Demography students also regularly attend the CCPR Training Seminar, which meets weekly.  This seminar includes presentations of demographic research, both completed and in progress, by CCPR Faculty, other UCLA researchers who are doing work of demographic interest, off-campus visitors to UCLA, and advanced graduate students.  In addition, the seminar is used for presentations on ethical issues in social research, for publicizing new data resources and extramural funding opportunities, and for didactic workshops on topics not covered in formal courses.  Advanced graduate students are expected to present their own work in this seminar series.

Research Apprenticeship

Demography students in both department also complete a research apprenticeship with one of the CCPR affiliated faculty.  The objective is for the student to learn the craft of demography research through hands on experience through close collaboration with one or more experienced  demographic researchers.

Attending Professional Meetings

An essential component of specialization in demography is regular attendance at professional meetings.  Students generally attend the annual meetings of the Population Association of America and, after their first year of graduate study, to present a paper or poster at those meetings.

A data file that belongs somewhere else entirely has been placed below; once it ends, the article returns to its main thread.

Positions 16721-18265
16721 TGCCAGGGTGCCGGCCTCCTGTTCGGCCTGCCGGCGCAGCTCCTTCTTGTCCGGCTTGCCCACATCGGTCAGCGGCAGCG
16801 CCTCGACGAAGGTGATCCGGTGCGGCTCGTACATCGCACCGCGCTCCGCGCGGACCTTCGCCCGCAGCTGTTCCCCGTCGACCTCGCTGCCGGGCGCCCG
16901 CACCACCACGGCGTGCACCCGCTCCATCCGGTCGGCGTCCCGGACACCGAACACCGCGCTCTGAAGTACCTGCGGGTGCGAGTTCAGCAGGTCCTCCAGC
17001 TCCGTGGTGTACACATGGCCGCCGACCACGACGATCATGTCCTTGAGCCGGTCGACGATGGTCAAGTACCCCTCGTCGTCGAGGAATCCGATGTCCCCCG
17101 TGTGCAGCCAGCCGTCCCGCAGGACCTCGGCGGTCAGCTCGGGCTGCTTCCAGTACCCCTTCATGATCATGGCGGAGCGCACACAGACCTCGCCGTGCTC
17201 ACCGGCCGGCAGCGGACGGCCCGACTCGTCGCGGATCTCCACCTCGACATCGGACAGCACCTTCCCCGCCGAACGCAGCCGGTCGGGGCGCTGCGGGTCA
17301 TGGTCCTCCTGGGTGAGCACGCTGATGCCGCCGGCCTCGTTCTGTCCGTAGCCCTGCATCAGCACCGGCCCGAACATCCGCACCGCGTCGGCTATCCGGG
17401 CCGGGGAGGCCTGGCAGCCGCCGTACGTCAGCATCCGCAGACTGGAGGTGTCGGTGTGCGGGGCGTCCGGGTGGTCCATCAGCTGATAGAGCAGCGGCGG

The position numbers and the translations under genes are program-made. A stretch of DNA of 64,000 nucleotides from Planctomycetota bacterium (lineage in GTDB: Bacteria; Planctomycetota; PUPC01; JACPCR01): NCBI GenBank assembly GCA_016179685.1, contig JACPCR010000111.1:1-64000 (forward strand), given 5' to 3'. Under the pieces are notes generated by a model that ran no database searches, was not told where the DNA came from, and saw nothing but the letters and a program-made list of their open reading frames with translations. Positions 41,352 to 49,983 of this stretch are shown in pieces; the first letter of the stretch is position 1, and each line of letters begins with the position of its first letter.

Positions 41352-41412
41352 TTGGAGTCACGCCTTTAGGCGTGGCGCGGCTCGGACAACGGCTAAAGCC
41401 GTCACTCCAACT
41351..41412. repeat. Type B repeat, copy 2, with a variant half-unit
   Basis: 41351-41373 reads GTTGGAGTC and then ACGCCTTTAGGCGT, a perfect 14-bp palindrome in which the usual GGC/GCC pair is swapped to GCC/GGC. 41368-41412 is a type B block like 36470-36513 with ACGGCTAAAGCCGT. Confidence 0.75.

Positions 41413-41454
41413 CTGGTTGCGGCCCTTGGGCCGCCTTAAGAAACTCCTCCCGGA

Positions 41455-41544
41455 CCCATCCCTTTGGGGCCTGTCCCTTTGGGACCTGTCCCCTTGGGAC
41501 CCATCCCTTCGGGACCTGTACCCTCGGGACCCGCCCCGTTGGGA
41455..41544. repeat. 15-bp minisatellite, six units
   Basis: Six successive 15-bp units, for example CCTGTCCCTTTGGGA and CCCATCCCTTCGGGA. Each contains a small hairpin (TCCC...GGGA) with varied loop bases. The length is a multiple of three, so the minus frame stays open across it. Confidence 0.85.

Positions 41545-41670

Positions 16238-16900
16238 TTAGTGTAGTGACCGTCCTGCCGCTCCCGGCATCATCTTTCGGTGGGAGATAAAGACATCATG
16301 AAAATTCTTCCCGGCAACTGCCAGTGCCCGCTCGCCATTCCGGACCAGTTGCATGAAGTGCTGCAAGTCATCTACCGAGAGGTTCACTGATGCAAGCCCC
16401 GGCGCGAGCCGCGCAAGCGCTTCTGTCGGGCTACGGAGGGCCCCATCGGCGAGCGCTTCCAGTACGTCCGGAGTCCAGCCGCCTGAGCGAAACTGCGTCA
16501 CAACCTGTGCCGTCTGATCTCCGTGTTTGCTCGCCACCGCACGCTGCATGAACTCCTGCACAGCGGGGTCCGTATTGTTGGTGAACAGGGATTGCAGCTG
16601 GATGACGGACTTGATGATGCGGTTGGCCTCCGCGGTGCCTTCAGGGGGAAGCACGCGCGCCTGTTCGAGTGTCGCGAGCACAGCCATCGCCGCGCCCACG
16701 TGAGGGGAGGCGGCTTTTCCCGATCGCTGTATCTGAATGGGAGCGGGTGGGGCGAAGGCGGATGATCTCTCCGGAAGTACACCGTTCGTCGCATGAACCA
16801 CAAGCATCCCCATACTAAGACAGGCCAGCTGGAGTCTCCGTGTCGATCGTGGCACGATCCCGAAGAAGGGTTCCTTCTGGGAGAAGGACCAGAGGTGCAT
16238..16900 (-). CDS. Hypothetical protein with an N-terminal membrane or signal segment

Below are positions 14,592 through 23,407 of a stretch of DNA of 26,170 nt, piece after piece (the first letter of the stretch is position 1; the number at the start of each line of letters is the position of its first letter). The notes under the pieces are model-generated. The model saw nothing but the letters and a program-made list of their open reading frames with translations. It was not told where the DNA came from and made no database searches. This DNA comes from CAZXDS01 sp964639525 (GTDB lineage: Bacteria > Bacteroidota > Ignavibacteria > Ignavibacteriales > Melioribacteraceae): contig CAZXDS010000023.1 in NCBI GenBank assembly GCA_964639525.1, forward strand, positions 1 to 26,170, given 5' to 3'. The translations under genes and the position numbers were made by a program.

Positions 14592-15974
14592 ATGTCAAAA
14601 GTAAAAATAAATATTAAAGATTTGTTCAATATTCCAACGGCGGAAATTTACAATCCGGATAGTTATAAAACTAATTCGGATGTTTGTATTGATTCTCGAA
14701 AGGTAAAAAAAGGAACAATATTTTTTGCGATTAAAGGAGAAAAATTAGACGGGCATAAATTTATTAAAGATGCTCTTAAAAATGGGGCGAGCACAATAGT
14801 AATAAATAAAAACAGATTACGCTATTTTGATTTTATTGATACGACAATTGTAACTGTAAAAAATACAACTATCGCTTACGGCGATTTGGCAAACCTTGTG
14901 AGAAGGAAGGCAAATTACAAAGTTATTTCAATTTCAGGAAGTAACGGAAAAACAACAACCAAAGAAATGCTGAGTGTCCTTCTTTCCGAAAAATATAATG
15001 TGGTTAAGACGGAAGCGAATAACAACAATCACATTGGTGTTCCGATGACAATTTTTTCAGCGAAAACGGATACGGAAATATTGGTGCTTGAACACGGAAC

Qualifying Exams and Dissertation

Demography students generally complete a qualifying or field exam in demography.  Subsequently they develop a dissertation topic on a demographic issue, under the supervision of their faculty committee.

Career Paths for Students Specializing in Demography

Student who complete their doctoral degree in CHS or Sociology with a specialization in demography generally go on to careers as:  (1) professors and researchers  in social science departments or public health schools at universities, (2) government researchers at institutions such as the U.S. Census Bureau, the Centers for Disease Control, the National Center for Health Statistics, and the National Institutes of Health, (3) applied and policy careers with government or private agencies such as the state of California, federal agencies, social welfare organizations, and population-related organizations.   CCPR-affiliated faculty work closely with students as they are completing their dissertations to decide the type of position they are looking for and to make contacts with potential employers.  Many doctoral trainees initially take a post-doctoral fellowship in demography after graduate school, in order to launch their research career before taking a position as a faculty member or researcher.

CCPR-Affiliated Faculty at UCLA

How to Apply to Doctoral Programs Specializing in Demography at UCLA

The graduate admissions process for all departments and schools at UCLA is described at http://www.gdnet.ucla.edu/prospective.html.   Students applying to CHS in the School of Public Health or to the Sociology Department who want to be considered for specialization in demography should make sure to indicate their interest in demography in their application materials.

For further information on the demography specialization in Sociology contact Prof. Jennie Brand (Brand@soc.ucla.edu) and in CHS contact Prof. Anne Pebley (pebley@ucla.edu).